Selling To A Minor
In Texas, there are no direct age restriction in place for individuals wanting to be recorded on the title and registration as the owner of a vehicle.
In Texas, there are no direct age restriction in place for individuals wanting to be recorded on the title and registration as the owner of a vehicle. However, many dealers prefer NOT to sell to a buyer who is still a minor (under 18 years of age) because of related legal ramifications. Whether retail or financed, dealers should be careful before he or she sells a vehicle to a minor.
In general, a minor can legally purchase a car and a minor may enter into a contract with a dealer. However, in most states the minor may void a contract before they reach the age of 18. This includes all related sales documents, the buyer's order, and important documents such as the As-Is disclaimer. Even if not on the title, it may be prudent to have a parent, guardian, or other person over 18 sign related documents as a best practice.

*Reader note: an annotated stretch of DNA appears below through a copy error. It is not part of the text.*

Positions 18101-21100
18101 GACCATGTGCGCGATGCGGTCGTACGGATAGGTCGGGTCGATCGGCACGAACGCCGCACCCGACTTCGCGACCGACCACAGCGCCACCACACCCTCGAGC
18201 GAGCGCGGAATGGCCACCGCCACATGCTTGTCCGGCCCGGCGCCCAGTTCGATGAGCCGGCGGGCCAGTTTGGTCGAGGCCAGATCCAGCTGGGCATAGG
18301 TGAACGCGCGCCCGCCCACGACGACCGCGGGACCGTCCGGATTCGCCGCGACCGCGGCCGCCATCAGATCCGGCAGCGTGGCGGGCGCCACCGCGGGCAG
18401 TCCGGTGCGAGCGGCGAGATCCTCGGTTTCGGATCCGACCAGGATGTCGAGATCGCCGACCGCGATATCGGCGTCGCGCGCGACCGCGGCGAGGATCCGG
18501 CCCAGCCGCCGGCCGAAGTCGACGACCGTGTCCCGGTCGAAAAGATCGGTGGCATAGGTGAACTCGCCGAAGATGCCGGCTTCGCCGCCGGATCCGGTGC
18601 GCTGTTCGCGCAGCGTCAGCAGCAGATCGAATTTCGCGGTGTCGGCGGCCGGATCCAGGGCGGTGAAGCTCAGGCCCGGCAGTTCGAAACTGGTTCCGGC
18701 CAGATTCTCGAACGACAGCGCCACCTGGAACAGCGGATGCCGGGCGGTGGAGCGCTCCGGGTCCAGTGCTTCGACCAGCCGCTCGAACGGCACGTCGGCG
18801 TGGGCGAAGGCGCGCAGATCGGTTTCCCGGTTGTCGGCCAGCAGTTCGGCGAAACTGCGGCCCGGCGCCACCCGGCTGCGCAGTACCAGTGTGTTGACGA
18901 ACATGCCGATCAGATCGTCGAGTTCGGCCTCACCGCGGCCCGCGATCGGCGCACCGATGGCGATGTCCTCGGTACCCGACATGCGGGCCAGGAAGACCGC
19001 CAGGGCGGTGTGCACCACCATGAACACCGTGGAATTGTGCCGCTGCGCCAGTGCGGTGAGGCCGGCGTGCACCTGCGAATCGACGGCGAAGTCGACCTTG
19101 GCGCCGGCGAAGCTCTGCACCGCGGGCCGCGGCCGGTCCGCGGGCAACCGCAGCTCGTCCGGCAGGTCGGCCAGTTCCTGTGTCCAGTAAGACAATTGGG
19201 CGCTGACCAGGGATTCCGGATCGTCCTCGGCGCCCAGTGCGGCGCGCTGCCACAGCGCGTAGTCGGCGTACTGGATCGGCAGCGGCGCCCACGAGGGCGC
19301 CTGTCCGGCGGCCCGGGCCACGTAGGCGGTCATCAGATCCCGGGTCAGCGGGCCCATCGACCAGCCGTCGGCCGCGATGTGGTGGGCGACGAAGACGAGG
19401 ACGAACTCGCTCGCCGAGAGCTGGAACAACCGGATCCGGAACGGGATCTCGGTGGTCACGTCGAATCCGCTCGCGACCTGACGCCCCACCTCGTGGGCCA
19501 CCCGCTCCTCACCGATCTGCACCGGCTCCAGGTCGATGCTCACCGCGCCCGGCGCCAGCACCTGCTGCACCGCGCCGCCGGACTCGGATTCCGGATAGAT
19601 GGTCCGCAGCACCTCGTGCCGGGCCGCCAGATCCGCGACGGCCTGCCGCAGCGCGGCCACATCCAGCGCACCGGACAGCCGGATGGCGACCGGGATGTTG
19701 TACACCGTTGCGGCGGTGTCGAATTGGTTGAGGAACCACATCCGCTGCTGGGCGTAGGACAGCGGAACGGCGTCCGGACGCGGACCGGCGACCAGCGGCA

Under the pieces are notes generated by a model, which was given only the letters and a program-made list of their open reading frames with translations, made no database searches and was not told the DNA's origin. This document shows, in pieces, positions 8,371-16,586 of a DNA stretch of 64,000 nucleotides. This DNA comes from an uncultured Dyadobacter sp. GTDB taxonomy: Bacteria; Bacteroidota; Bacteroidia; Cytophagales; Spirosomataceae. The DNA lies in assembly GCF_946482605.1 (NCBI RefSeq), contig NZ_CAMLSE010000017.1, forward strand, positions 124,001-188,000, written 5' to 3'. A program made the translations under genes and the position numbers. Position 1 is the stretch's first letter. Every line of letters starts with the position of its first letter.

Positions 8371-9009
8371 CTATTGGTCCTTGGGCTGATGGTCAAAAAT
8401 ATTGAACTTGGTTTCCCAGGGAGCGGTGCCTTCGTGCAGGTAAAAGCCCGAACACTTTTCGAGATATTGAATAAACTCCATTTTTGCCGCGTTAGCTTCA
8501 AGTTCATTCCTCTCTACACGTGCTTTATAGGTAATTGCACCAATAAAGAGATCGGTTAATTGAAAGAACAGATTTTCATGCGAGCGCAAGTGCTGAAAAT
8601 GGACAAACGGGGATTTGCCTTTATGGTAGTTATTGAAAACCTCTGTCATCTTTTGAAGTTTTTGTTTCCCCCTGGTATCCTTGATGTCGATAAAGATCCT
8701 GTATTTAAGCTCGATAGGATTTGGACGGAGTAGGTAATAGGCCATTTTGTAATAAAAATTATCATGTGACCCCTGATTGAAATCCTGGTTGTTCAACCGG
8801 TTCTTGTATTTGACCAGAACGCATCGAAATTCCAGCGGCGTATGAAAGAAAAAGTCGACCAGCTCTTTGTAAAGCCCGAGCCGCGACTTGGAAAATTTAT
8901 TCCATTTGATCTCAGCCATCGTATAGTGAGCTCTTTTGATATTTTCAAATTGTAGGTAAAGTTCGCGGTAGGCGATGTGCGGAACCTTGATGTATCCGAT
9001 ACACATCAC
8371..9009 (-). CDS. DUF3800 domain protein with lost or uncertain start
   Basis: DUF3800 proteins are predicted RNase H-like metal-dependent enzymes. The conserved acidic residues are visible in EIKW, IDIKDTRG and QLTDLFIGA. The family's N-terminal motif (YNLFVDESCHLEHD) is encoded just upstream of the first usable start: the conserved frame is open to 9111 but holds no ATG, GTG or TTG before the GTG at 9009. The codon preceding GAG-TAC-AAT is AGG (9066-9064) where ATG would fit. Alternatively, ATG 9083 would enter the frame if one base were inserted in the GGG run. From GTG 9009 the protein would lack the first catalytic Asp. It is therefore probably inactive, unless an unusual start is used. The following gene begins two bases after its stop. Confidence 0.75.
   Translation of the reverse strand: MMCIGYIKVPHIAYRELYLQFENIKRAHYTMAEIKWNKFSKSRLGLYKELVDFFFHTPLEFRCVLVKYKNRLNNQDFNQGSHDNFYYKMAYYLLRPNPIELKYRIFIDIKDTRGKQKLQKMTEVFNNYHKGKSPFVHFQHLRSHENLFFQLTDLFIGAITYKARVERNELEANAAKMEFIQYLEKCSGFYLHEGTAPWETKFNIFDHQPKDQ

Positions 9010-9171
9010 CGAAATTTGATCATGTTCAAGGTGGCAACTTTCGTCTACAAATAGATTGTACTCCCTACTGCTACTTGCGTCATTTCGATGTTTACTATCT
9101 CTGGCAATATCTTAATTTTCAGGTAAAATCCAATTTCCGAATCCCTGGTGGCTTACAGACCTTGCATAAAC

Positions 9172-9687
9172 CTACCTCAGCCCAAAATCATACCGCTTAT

If it is a financed sale, be on alert that a minor customer could also void the contract in addition to creating doubt about the disclosures noted above. Because of these considerations, a dealer selling to a 17-year-old will often request that a parent or guardian co-sign on the bill of sale and other retail installment contract paperwork. Doing this makes the adult who signed on the contract bound to the contract terms, even if the minor is not.
Whether retail or financed, think about insurance and hidden liability. Car insurance for teenagers is expensive, really expensive. Car dealers in Texas should inquire about proof of insurance before they sell or register a vehicle in a customer's name. If a minor buyer cannot secure AND afford liability insurance, then there may be future registration issues that may come back later. Also, if the minor buyer drives the vehicle off your lot without insurance, you could be the subject to a lawsuit for negligent entrustment.
For those curious about what the elements of a negligent entrustment claim are: 1) the entrustment of a vehicle by the owner; 2) to an unlicensed, incompetent, or reckless driver; 3) that the owner knew or should have known to be unlicensed, incompetent, or reckless; and 4) the driver was negligent on the occasion in question and; and 5) the driver's negligence proximately caused the accident and plaintiff's injuries. Goodyear Tire & Rubber Co. v. Mayes, 236 S.W.3d 754, 758 (Tex. 2007); Schneider v. Esperanza Transmission Co., 744 S.W.2d 595, 596 (Tex. 1987); Williams v. Steves Indus., Inc., 699 S.W.2d 570, 571 (Tex. 1985).